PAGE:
Ionising radiation therapy encompasses a set of procedures that have proven to be an effective means of treating oncological disease. These methods have been modified since their discovery, both because of increased precision knowledge of the effects radiation has on different tissues and to incorporate the technologies developed to make these treatments possible. In addition to its growing use in benign pathologies, it is now estimated that more than 60% of cancer treatments require some form of radiotherapy to radically or palliatively treat the oncological disease. The objective and procedures used for radiotherapy are similar to those employed for surgery. That is, to achieve local disease control and thereby mitigate, depending on the pathology, systemic dissemination of the neoplasm. Radiotherapy is considered a safe treatment. Under normal conditions, the success or failure of radiotherapy is determined by the tumour volumes, their radiosensitivity, and the ability to administer an absorbed dose that does not produce significant detrimental effects in neighbouring tissues. However, in recent decades adverse situations have been reported because of failures in the use of increasingly sophisticated technologies whose execution involves more complex procedural protocols. Indeed, in Spain, an accident involving radiotherapy treatments occurred between 10 and 20 December 1990  that began a new era in the field of ionising radiation safety. Thus, the Spanish authorities established legal regulations to guarantee the quality  of radiation oncology therapies (ROTs) for the first time in 1998.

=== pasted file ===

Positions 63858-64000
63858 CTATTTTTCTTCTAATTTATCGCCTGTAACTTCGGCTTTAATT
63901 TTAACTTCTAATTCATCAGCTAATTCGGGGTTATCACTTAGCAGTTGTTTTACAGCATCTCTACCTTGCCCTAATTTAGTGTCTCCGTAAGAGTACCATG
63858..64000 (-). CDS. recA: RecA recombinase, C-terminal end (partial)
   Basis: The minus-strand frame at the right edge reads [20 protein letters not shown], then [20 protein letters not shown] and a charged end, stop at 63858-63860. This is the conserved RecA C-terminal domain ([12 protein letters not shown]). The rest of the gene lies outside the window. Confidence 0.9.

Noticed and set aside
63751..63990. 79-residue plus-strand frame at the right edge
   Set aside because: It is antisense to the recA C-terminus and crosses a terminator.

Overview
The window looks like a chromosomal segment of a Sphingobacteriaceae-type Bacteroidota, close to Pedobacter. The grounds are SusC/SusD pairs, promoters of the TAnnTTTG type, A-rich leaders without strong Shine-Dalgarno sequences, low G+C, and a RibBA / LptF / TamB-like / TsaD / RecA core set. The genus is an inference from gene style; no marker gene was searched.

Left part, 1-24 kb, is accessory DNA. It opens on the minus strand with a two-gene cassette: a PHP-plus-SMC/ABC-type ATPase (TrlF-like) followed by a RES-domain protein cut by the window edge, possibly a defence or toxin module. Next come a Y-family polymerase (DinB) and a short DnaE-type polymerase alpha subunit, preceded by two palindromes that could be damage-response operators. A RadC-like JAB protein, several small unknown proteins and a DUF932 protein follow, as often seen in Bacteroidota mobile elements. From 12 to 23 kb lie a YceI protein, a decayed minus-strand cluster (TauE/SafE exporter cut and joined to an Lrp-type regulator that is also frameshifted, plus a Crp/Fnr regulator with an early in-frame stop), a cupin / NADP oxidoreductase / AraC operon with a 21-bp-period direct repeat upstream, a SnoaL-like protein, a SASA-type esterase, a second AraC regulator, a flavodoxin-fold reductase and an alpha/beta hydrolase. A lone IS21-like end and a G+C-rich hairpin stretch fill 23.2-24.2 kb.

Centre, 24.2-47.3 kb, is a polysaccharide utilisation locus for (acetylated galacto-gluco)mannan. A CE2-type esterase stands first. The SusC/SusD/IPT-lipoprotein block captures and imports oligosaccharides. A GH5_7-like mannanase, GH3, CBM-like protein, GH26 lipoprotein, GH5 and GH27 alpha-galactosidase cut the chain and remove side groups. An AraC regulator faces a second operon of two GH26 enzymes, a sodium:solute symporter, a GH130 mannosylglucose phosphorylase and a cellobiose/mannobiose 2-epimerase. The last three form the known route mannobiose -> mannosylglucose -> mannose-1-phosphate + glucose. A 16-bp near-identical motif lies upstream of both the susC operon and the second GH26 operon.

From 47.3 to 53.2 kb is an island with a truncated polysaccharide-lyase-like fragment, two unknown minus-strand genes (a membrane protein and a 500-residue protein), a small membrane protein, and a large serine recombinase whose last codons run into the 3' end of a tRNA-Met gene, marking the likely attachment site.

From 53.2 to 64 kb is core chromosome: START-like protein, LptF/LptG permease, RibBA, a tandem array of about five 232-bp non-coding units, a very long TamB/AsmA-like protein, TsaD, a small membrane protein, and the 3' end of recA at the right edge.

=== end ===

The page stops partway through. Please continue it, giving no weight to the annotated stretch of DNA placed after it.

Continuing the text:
Analysis of these situations, which have been collected and reviewed by international organisations including the IAEA , has shown that these deviations were mostly caused by human errors rather than the technology used. Moreover, they occurred in every country, regardless of its overall technological level and healthcare capacity. Nevertheless, these crises have all garnered extensive media attention. Accidents resulting in death or serious injuries have considerable social repercussions and these are probably more common than we may imagine if we consider the very high number of procedures carried out every day worldwide. In general, medical professionals are trying to minimise such situations by observing the procedures employed in industrial settings to reduce the risk involved in these activities. This is especially true for contexts with a greater social perception of risk such as the chemical industry, aviation, and nuclear industry, among others. In all these cases, risk analysis procedures have been applied since the 1950s to catalogue the impact of the adverse effects the production or use of their products and services has on clients. In medicine, and in radiology specialties in particular, this culture of safety has followed other paths but are now all converging upon risk analysis procedures like those used in industry, thereby leveraging this vast pool of experience.